Monday, May 1, 2023

The Gate is Open


John 10:1-10

Easter 4 / Year A

The passage we just heard from John’s gospel is one section of a much larger story arc.  John frequently casts these arcs in a set pattern.  They begin with Jesus performing a ‘sign’, a healing or a miracle.  Then follows a dialogue about what happened.  It concludes with a discourse or teaching by Jesus.  The story arc which includes today’s reading begins in chapter 9 and runs through the end of chapter 10.  We read about the sign of the arc on the Fourth Sunday in Lent when Jesus heals a person blind from birth.  Remember all the back and forth between the man and the leaders of the synagogue?  That was all part of the dialogue.  Portions of chapter 10 are assigned to be read on this Sunday – known as Good Shepherd Sunday – in each of the three years of the Lectionary cycle. 

In today’s reading Jesus says to his followers and to the man born blind, “I am the gate for the sheep.”  In his day a sheepfold was an enclosure made by a wall of stones with a gate.  It was a place of safe rest through the night hours.  Multiple flocks bedded down in the fold and the various shepherds took turns guarding the gate through the night hours.  In the morning each shepherd called out to his sheep and, recognizing his voice, those of his flock followed him to pasture lands.

Now, it is fairly common to think of Jesus as being the Good Shepherd.  In fact, in the verses which follow today’s reading this is how he describes himself.  If you grew up going to Sunday School you probably saw multiple images of Jesus caring for sheep similar to our own Good Shepherd Window.  No doubt some kindly volunteer teacher had you glue together cotton balls on a sheet of construction paper which eventually became your rendition of Jesus and his flock.  My guess is you did not spend a lot of time talking about Jesus as being a gate.  In fact, I wouldn’t be at all surprised if you have never pondered this image before.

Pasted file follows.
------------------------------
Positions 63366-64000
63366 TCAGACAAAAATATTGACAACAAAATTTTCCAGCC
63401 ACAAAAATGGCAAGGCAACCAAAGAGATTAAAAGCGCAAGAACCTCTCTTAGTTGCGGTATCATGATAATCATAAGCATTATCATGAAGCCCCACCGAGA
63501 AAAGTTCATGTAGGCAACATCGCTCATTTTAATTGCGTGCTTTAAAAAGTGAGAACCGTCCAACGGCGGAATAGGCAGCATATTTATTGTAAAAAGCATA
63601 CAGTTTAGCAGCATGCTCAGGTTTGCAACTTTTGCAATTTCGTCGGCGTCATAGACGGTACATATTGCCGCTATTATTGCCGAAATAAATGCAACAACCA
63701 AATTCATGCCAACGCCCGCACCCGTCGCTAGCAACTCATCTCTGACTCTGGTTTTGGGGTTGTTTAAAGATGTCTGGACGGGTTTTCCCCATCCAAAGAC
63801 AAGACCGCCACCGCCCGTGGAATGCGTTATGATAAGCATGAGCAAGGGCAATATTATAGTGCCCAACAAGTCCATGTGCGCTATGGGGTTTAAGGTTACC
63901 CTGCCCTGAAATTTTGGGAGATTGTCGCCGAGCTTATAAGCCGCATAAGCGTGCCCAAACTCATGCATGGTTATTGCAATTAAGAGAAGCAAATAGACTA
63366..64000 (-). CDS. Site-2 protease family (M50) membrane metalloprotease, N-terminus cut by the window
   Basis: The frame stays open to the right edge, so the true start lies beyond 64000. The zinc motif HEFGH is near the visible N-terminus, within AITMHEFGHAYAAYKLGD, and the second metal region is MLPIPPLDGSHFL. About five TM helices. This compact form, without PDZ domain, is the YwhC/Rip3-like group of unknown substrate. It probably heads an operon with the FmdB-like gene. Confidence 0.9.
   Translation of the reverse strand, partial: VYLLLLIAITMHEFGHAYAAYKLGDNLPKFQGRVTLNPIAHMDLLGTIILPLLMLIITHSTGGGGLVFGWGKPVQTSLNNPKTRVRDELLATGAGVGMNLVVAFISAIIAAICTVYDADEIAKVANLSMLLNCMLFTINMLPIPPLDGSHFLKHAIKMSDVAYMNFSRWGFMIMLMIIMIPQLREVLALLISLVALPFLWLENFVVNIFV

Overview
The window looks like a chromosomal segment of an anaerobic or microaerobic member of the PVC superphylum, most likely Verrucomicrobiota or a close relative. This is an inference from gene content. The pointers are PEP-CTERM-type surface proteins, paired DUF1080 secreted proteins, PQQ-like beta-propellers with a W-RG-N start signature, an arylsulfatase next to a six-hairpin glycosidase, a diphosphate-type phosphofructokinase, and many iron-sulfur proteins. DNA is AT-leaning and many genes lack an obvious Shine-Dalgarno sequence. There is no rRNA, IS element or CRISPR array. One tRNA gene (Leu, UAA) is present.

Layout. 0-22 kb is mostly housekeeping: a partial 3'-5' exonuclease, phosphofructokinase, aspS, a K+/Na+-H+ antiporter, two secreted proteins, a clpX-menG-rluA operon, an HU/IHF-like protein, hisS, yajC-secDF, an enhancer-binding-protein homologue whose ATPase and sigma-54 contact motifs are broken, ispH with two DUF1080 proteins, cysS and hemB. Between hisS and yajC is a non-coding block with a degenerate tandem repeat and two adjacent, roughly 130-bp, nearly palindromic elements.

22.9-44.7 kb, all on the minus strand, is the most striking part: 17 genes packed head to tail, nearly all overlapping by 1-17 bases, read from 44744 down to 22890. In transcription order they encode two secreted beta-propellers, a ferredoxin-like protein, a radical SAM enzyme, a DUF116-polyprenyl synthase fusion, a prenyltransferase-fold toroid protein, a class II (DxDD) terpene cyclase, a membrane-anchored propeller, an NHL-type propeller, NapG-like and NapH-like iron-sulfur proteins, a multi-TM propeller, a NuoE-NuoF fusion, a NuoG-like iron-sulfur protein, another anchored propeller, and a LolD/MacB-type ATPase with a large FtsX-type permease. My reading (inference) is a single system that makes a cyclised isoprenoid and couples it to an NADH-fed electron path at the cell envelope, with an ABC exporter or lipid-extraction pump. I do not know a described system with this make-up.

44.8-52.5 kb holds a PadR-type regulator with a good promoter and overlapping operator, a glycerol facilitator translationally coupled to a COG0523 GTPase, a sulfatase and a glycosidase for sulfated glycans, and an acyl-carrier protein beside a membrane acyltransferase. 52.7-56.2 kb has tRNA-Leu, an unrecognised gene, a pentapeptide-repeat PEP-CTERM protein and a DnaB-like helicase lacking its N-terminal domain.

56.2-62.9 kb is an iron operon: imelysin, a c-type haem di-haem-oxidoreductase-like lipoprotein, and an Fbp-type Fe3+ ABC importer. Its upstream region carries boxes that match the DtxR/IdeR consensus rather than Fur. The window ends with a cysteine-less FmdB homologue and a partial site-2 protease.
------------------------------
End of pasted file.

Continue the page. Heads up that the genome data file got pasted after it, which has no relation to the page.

Perhaps one reason the metaphor of the gate is so seldom used is we are embarrassed by its exclusionary imagery.  Many of us shy away from proclaiming there is only one true way to pursue the religious dimension of life and we Christians are the only ones who have access to it. 

In its original context the image is much more generous than it has become.  Remember how the man born blind eventually is thrown out of his hometown synagogue – effectively excommunicated.  The doors to the synagogue are closed to him because he refuses to renounce Jesus as the source of his healing.  When Jesus tells him “I am the gate” he is saying to the man he is not expelled from God’s presence or from God’s people.  While the religious leaders of the day (whom Jesus describes as being “thieves and bandits”) close the door in the man’s face, Jesus opens the gate to his new community of love and acceptance. 

St. Paul’s is blessed to have a magnificent facility and beautiful grounds.  Although the green space and walls look like they have been here forever, the original property was not much wider than the sanctuary and ran all the way back to Clay Street.  There were several houses on various plots of land on what is now our parish grounds.  Acquiring them, tearing them down, and eventually erecting the walls in stages is a process which unfolded over 75 years or so. 

There are three iron gates leading onto our property and, wonderfully, they are left open.  The gates invite people to come in and enjoy the most abundant greenspace on downtown Main Street.  The gates are symbols of welcoming and suggest when you pass through them you are leaving behind one domain and entering into another.  The ways and worries of the world are on one side of the gate and a witness to God’s love is on the other. 

Our witness can be seen in the beauty of our grounds and the glory of our stained glass windows.  It is made real in our prayers, through our music, and most especially when we celebrate of the Eucharist.  And our witness to God’s love in manifested in our personal joy, through our faith, and by how we care about and for one another.  And when we pass back through the gate to reenter the world it suggests we should carry something of what we experience here with us as we go forward.

Let me say one final thing about Jesus’ words, “My sheep know my voice and follow me” because it ties in well with the image of Jesus as the gate.  Some Christian traditions today see themselves as ‘gatekeepers’, determining who God loves and who God hates.  And these folks have managed to get enough officials elected in their communities and states to bring their perspective into the mainstream of public debate and law making. 

Our Presiding Bishop Michael Curry is famous for saying (as he did at our revival last weekend), “The bible tells us God is love, so if it isn’t about love it isn’t about God.”  If a voice is telling you not to love, but to hate, it is not the voice of Jesus.  Now, neither Bishop Curry nor Jesus is saying we should embrace all manner of self-destructive behavior or actions which harm others.  They are reminding us the gate to the church is open to everyone who desires to be a part of it by living into the beliefs, commitments, and promises of our Baptismal Covenant.  No exceptions.  Jesus is the gate and it is open to everyone who seeks to be a part of the community Bishop Curry calls “the Jesus Movement.”